Young pitcher overcomes burn injuries to play at Koshien tourney

Keita Miki, a member of the Kyoto Kyoei high school baseball team, practices pitching in Fukuchiyama, Kyoto Prefecture, on May 31. (Takahiro Kawamura)

(July 30, 2018 –- The Asahi)  FUKUCHIYAMA, Kyoto Prefecture--Keita Miki was living his dream when his team competed in qualifying for the 100th annual National High School Baseball Championship, which will start at Hanshin Koshien Stadium from Aug. 5.
But the 15-year-old first had to overcome the nightmarish experience of suffering severe burns over much of his body five years ago from a deadly fire at a fireworks festival here.
Keita, whose goal has been to play at Koshien since childhood, said, “I might be able to inspire someone through demonstrating that despite suffering burns over their entire body, you can play baseball.”
The southpaw pitches for Kyoto Kyoei, a combined junior high and high school, which fought its way through the second and third rounds of preliminary qualifiers held in mid-July.
Even though Keita sat out the bench during the qualifying games, he pitched in five games in June.
Toshihiko Kamimae, 62, team manager, is still pinning his team's future hopes on Keita, a first-year student in high school.
“He could have been a starter at the summer tournament,” Kamimae said. “We will make him the leading pitcher on our team as soon as he gains control over his pitches.”
Keita was caught up in the horrendous explosion that occurred during a fireworks festival on a riverbed in Fukuchiyama on Aug. 15, 2013, when he was a fifth-grader.
Keita started playing baseball when he was a first-grader and was injured in the accident around the time when he started pitching for a local community baseball team.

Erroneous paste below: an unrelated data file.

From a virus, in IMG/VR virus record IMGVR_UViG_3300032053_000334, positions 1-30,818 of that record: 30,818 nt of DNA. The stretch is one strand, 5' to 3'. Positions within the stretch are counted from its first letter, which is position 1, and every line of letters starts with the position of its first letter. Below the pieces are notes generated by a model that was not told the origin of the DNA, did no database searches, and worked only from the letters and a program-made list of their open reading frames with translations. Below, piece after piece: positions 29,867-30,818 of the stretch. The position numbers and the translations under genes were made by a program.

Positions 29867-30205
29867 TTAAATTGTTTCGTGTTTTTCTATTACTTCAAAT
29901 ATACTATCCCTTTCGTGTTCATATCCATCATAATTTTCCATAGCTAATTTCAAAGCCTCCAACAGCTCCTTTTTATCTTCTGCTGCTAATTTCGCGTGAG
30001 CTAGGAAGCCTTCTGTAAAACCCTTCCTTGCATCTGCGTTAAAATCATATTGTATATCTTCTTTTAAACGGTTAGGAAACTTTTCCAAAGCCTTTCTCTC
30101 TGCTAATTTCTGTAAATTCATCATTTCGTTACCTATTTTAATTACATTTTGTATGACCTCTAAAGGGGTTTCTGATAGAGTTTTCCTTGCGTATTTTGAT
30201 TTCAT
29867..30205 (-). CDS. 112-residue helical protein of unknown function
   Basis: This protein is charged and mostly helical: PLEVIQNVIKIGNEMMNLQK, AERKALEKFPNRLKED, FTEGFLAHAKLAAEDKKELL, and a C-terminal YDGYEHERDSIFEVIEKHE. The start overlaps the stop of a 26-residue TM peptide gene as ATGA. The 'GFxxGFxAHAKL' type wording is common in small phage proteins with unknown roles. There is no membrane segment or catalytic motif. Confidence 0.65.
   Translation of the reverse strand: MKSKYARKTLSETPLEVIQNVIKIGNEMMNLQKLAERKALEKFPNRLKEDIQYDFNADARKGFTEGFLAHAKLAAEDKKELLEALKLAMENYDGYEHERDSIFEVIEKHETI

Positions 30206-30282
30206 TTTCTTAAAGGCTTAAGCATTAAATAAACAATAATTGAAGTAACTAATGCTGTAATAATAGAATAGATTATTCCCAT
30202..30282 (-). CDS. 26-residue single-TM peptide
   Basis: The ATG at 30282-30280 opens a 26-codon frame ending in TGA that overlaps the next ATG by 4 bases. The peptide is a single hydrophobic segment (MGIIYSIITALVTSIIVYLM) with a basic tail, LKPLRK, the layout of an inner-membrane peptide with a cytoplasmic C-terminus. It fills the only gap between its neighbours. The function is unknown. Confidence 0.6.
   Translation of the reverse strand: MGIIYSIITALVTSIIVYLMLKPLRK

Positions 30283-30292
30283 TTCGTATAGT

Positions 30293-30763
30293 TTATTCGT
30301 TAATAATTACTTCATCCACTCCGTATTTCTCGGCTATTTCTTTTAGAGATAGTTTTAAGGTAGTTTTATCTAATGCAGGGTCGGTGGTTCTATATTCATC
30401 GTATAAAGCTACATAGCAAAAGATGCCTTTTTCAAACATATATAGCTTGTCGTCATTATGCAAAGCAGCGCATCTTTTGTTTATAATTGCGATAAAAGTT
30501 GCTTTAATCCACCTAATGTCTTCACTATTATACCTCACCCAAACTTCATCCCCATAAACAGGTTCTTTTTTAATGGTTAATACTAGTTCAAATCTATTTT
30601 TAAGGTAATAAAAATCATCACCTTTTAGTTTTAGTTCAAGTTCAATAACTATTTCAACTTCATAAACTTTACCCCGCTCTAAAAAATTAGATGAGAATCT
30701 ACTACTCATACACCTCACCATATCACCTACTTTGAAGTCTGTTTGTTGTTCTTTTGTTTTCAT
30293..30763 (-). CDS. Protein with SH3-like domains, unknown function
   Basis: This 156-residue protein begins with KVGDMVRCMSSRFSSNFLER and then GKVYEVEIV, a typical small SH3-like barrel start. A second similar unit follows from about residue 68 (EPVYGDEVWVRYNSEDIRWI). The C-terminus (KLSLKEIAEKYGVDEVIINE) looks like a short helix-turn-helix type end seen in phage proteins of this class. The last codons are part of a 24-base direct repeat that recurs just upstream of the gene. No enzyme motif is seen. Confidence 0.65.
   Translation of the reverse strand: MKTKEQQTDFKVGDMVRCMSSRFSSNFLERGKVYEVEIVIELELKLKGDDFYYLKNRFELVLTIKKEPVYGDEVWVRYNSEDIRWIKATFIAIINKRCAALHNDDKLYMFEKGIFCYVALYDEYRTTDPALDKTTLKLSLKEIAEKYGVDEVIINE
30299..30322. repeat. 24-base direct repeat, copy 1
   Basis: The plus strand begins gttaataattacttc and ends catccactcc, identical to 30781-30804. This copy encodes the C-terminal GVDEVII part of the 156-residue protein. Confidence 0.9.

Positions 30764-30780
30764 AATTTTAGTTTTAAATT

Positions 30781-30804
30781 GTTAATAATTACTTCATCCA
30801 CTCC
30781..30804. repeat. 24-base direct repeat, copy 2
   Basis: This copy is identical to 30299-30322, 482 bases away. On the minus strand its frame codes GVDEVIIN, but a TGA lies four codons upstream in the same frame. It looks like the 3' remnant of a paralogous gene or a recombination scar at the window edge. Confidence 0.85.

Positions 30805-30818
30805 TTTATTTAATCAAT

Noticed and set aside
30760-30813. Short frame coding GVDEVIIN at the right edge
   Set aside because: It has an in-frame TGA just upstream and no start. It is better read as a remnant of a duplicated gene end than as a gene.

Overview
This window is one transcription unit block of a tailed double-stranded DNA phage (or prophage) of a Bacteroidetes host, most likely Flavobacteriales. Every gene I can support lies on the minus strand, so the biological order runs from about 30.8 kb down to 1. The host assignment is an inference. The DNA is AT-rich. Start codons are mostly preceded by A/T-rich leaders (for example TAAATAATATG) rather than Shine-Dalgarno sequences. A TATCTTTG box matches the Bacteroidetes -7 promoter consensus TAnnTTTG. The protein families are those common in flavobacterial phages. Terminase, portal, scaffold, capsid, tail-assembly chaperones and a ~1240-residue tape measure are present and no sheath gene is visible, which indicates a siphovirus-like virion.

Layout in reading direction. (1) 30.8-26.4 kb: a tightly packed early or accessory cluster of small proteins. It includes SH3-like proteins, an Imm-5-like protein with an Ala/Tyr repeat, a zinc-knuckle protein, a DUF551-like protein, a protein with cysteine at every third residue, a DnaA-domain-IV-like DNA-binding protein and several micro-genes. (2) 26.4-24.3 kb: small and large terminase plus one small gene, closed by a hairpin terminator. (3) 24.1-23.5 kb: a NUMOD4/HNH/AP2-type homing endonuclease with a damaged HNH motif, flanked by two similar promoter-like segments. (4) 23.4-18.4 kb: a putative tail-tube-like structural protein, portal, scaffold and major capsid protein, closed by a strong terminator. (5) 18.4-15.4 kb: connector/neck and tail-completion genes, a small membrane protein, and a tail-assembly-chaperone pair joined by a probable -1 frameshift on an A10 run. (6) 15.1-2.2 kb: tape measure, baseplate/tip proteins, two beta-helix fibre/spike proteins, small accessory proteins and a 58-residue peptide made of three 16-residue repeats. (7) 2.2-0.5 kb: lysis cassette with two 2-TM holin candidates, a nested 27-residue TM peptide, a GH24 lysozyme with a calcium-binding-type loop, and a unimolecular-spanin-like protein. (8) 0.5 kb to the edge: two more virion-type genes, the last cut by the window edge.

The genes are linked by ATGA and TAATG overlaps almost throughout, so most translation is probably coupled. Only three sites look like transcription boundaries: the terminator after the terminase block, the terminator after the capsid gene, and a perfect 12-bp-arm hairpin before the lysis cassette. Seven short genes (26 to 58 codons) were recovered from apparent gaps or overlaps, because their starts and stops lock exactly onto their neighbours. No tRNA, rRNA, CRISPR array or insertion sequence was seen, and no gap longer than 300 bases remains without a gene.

On that evening, the energetic youngster, then 10, was waiting excitedly on the riverbed with his family for the annual fireworks show to start. He heard a fizzing sound behind him, which indicated something was leaking.
As soon as he turned around, the noise of an explosion boomed out around 10 meters from him.
A vendor at the site opened the cap of a fuel container to refill an electric generator. The fuel was highly pressurized due to the exposure to sunlight and exhaust heat surrounding devices.
As soon as the container was opened, the liquid sprayed over a wide area packed with spectators and was ignited by the flame from a cooking fire, according to police.
The boy tried to escape the inferno amid the screams of others. His T-shirt melted in the hellish heat and his arms turned brown after being severely burned.
Keita suffered serious burns over almost 40 percent of his body and was put into an intensive care unit of a hospital. He underwent skin grafts and would scream from the pain. The boy who was supposed to be dashing about on the playing field could not even eat due to his aches and fever.
Keita was devastated by his misfortune.
“Why do I need to go through such a painful experience?” he wondered.
His mother, Junko, however, thought, “I’m just grateful that he is alive.”
Keita’s baseball friends and classmates encouraged him during his five months in the hospital saying to him, “Come back to us as soon as possible,” and “Let’s play together again.”
Doctors and nurses also held a make-believe baseball game with a makeshift bat and ball.
Keita became eager to play baseball again in response to their encouragement. He started rehabilitation including stretching his joints and practicing walking while holding onto the railing.
Finally, he was able to resume baseball practice the next summer when he was in the sixth grade. The sports-loving boy was delighted just to be able to play baseball again.